I hug my wet sweater to my body as I stare at the retreating bus. Seriously? Bitch, I take this bus every day, and you let me sleep through my stop? I can see my ragged breath as the rain becomes sleet. I wrap my arms so tightly around myself, tighter than any transient lover ever has.
Fine. I’ll walk, in the sleet, in my good leather heels. It’s only one stop, nothing to complain about.
I walk quickly, purposely. I’m not a victim, my body telegraphs. See? Move on, move on to easier prey. I must be home before full dark.
I’m not safe after dark. Or so Mama says.
Should I grip my keys in my fist, so they are daggers between my fingers? Fish the pepper spray, a Christmas stocking gift, out from the bottom of my purse? I should have/could have done all those things on the bus. But instead, I slept, without even a dream to dwell on. Now there is no time to fumble and root in my overstuffed bag. I grip the strap on my shoulder so tightly my long nails dig into my palm.
I walk more quickly, my toes numbing in my water-stained leather heels.
Work was exhausting today. So hard to smile as I speak into the headset, dreaming of going home. So hard to wear the pretty mask that smiles and nods and fits imperfectly. To eat cold, tasteless food in a grimy breakroom with coworkers who sit too close, preening and complaining. I long for something hot and filling, fresh and vital, that isn’t entombed in Styrofoam or leaking rancid oil.
The sleet ends, and the swirling, gauzy clouds, backlit in silver moonlight and starshine, begin to thin. The dim, scattered street lights are twinned on the wet, pot holed street. There are no cars to be seen, no commuters rushing home. Not here. This neighborhood isn’t safe. Not after dark.
The way is slick and slippery now. There is a thin, sleety crust of virginal purity on the side walk. My heels dent and mar it in my passing, leaving a wake of gritty slush. Tracks for a hunter. Home is close now, and I recall a shorter route than the bus, in its lumbering, would take.
I pause at the narrow alley entrance. There is a stutter in my step. I almost keep walking because my short cut is so dim without moonlight. But it is a short cut. I can almost smell the aroma of hot meat stew with carrots, bright and orange, stained by thick gravy, that is sure to be waiting for me in the slow cooker.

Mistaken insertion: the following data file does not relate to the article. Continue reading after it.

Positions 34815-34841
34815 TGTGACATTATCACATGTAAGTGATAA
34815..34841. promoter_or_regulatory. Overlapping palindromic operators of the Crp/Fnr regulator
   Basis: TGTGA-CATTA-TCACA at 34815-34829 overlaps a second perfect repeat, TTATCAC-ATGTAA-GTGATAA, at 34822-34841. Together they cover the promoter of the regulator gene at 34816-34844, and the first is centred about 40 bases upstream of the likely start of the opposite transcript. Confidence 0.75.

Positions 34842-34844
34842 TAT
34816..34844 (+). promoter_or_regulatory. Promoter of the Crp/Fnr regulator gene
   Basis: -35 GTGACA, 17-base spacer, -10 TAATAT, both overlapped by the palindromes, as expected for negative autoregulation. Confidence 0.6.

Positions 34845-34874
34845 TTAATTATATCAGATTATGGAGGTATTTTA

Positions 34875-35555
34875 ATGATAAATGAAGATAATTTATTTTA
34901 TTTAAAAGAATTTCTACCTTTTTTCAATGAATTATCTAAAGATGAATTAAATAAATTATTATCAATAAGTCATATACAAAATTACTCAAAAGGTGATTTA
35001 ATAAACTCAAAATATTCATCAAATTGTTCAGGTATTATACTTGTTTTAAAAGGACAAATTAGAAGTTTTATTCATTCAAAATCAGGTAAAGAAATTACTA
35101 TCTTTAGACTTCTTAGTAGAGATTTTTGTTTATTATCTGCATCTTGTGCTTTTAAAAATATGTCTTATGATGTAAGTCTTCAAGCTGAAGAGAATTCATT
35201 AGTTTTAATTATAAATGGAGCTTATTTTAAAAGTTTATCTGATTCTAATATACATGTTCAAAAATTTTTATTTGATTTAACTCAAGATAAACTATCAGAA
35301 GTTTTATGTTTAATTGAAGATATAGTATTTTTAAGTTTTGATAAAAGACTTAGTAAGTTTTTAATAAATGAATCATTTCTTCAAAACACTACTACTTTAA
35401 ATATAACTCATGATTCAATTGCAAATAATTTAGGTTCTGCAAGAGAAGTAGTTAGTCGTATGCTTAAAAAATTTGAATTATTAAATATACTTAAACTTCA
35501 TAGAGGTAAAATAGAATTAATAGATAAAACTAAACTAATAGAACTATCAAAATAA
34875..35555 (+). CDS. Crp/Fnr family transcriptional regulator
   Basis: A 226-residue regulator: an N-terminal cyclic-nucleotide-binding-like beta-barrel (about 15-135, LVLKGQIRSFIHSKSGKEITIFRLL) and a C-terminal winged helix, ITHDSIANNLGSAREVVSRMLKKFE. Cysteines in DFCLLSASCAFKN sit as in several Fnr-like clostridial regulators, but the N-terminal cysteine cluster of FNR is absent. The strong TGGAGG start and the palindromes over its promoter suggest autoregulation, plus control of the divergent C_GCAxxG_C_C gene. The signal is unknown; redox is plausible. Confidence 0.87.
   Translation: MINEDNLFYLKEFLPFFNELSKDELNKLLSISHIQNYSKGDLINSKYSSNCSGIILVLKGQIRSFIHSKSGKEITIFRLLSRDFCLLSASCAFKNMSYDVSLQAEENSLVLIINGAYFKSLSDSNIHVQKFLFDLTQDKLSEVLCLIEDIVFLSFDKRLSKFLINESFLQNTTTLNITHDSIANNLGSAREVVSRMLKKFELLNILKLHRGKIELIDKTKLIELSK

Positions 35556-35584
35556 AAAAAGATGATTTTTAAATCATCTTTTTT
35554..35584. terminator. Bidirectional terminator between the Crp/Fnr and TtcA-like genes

It’s almost full dark. I can’t be out. I’m not safe after dark.
I’m hurrying, Mama. I’ll be home before dark, I commit as I enter the alley.
My heels are hurting me now, the wet leather loose and sloppy on my narrow feet. Less sleet here, more ice. No tracks. Every heel click echoes against the forgotten, rusty dumpsters to my right and left. The cloying scent of old decay is dimmed by the cold and the icy crust sealing their lids. Nothing moves in the alley. Nothing scurries or feeds or fights. They know it’s not safe, so near dark.
My sodden sweater drags at my shoulders. My body feels like iron mail. My hands are numb and swollen, the joints ridged, too thick and dumb to work the annoying zipper by my throat. I hurry.
Almost home. No need to complain.
The darkness sharpens my senses, increasing my anxiety. No time for keys and pepper spray now. Now is the time to hurry. A gust of wind swirling through the alley brings a new scent, a mingling of sweat and adrenaline. Or is that just me?
I turn. The entrance to the alley is populated by strange, rough laughter and long shadows. Turning back, I focus on the escape end of the alley, the pale, sleety street framed like a picture by the dark glistening brick walls. I pick up my pace.
“Here kitty, kitty,” the shadow croons.
Rough laughter follows, closer now.
I run, or try to, my heels hobbling my stride. My breath is burning in my lungs. I fling my pocketbook, with my wallet, keys and pepper spray, like a desperate sacrifice to a tyrannical god.
“Here PUSSY, PUSSY,” the shadow sings.
A chorus of meows and gloating laughter bounce off the narrow alley walls, muffling my frantic heel clicks.
I feel his fingers, strong and cruel, digging into the meat of my collar bone. I sigh at the strength, the youth and health that grip implies. I can hear his breath, feel his heartbeat throbbing in the tips of his fingers. The moon, bracketed by the sharp edges of the roofs above me, glows brightly upon me, seeing me. An iridescent halo surrounds her pale beauty, a gift from the storm. Her gift to me.
It’s full, dark, dangerous.
Stepping from my useless heels, I pivot on my pads, turning to face the shadows. My mask slips; my fingers curve to talons. The laughter gasps and I begin.